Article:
A Tribute To Generals Lee And Jackson

Forward by Jeff Rhine

"With all my devotion to the Union and the feeling of loyalty and duty as an
American citizen, I have not been able to make up my mind to
raise my hand against my relatives, my children, my home. I
therefore have resigned my commission in the army and save in
defense of my native state, with the sincere hope that my poor
services may never be needed." [Robert E. Lee, 1861letter to his sister explaining why he resigned from the Union Army, reference in email article below]

"My paramount object in this struggle is to save the Union, and is not either to save or destroy slavery.
If I could save the Union without freeing any slave I would do it; and if I could save it by freeing some
and leaving others alone I would also do that." [Abraham Lincoln, 1862 letter to New York Tribune editor Horace Greeley; http://www.mises.org/story/607]

"The President has purposely made the proclamation inoperative in all places where we have gained a military footing which makes the slaves accessible. He has proclaimed emancipation [http://www.law.ou.edu/hist/emanc.html] only where he has notoriously no power to execute it. The exemption of the accessible parts of Louisiana, Tennessee, and Virginia renders the proclamation not merely futile, but ridiculous." [New York World editorial refernced in:  Thomas J. Dilorenzo, The Real Lincoln (Roseville, CA:  Prima Publishing, 2002, p. 36 (http://www.lewrockwell.com/orig2/w-williams1.html) and in this online article http://www.newswithviews.com/Ohara/debbie18.htm]

Jeff Rhine

A Tribute To Lee And Jackson
By Chuck Baldwin
January 20, 2006

January is often referred to as "Generals Month" as no less than
four famous Confederate Generals claimed January as their birth
month: James Longstreet (Jan. 8, 1821), Robert E. Lee (Jan. 19,
1807), Thomas Jonathan Jackson (Jan. 21, 1824), and George
Pickett (Jan. 28, 1825). Two of these men, Lee and Jackson, are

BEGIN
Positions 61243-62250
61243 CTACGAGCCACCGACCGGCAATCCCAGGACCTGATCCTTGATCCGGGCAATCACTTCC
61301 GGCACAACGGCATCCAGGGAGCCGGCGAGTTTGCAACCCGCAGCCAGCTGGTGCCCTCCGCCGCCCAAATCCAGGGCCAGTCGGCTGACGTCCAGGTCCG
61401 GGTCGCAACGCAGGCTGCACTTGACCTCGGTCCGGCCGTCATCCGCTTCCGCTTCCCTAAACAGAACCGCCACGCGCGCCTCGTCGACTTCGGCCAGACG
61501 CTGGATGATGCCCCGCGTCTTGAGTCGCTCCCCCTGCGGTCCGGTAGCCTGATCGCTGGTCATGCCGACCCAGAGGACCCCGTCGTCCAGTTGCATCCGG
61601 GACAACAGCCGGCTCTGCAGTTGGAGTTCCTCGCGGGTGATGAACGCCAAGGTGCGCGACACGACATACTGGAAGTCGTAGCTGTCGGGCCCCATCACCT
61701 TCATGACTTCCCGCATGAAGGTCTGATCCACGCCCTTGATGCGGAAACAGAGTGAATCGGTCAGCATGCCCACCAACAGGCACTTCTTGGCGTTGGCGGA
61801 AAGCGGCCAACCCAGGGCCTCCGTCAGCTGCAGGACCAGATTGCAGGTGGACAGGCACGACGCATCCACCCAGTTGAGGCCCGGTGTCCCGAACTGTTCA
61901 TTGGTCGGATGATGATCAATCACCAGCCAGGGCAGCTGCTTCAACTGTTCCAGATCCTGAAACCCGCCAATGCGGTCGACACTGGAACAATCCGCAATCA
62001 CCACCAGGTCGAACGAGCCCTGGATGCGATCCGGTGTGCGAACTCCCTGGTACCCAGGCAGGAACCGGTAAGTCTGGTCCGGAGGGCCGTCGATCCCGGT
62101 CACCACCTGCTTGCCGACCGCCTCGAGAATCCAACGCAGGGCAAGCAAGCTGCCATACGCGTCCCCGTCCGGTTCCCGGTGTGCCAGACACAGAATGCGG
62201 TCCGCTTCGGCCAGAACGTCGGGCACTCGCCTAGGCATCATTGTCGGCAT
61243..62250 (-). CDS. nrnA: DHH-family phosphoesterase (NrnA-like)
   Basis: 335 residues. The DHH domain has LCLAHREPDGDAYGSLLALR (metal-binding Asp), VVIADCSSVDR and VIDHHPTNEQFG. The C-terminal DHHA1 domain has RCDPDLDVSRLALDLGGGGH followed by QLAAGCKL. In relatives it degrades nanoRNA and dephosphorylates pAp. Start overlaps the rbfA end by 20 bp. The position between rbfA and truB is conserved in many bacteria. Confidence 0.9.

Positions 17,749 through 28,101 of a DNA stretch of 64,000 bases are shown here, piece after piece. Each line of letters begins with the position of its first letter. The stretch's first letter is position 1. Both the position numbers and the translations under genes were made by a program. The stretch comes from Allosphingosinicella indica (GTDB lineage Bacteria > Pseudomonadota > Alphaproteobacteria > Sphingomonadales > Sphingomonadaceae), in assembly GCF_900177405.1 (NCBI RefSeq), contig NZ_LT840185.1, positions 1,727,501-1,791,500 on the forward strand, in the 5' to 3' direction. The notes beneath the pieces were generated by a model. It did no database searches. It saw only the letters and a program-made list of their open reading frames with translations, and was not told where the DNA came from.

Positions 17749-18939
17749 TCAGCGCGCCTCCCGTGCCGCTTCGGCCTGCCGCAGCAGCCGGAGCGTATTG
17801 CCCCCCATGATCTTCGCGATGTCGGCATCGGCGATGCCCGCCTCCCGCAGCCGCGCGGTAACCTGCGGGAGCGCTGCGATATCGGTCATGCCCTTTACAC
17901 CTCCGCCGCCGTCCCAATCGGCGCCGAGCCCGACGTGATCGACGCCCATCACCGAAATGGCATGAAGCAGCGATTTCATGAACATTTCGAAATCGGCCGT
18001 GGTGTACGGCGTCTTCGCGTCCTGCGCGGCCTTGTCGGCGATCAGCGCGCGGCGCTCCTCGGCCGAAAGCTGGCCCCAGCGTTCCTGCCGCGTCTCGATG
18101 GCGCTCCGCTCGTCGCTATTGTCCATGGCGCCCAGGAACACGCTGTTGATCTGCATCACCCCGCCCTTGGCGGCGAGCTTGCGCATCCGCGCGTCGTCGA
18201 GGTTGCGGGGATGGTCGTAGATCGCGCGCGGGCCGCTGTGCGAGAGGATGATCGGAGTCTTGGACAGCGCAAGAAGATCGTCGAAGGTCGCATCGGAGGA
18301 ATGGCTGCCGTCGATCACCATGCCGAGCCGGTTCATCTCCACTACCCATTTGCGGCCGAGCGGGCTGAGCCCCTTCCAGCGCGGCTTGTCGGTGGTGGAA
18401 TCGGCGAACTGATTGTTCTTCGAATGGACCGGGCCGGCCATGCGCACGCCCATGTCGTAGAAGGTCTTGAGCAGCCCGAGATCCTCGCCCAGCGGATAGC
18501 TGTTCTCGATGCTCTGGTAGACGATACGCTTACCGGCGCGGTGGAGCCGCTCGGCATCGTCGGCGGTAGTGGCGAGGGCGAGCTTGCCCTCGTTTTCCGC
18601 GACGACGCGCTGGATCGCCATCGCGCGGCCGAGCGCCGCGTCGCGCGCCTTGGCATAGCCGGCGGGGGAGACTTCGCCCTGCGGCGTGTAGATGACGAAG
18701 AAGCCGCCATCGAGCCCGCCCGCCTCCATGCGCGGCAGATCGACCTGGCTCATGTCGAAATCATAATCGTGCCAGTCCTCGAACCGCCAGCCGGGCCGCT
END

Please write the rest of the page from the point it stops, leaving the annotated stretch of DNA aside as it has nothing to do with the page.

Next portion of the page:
especially noteworthy.

Without question, Robert E. Lee and "Stonewall" Jackson were
two of the greatest military leaders of all time. Even more, the Lee
and Jackson tandem is regarded by many military historians as
having formed perhaps the greatest battlefield duo in the history of
warfare. If Jackson had survived the battle of Chancellorsville, it is
very possible that the South would have prevailed at Gettysburg
and perhaps would even have won the War Between The States.

In fact, it was Lord Roberts, commander-in-chief of the British
armies in the early Twentieth Century, who said, "In my opinion,
Stonewall Jackson was one of the greatest natural military geniuses
the world ever saw. I will even further than that-as a campaigner in
the field, he never had a superior. In some respects, I doubt
whether he ever had an equal."

While the strategies and circumstances of the War Of Northern
Aggression can (and will) be debated by professionals and laymen
alike, one fact is undeniable: Robert E. Lee and Thomas J. Jackson
were two of the finest Christian gentlemen this country has ever
produced! Both their character and their conduct were beyond

Unlike his northern counterpart, Ulysses S. Grant, General Lee
never sanctioned or condoned slavery. Upon inheriting slaves from
his deceased father-in-law, Lee immediately freed them. And
according to historians, Jackson enjoyed a familial relationship
with those few slaves which were in his home. In addition, unlike
Abraham Lincoln and U.S. Grant, neither Lee nor Jackson ever
spoke disparagingly of the black race.

As those who are familiar with history know, General Grant and
his wife held personal slaves before and during the War Between
The States, and even Lincoln's Emancipation Proclamation did not
free them. They were not freed until the Thirteenth Amendment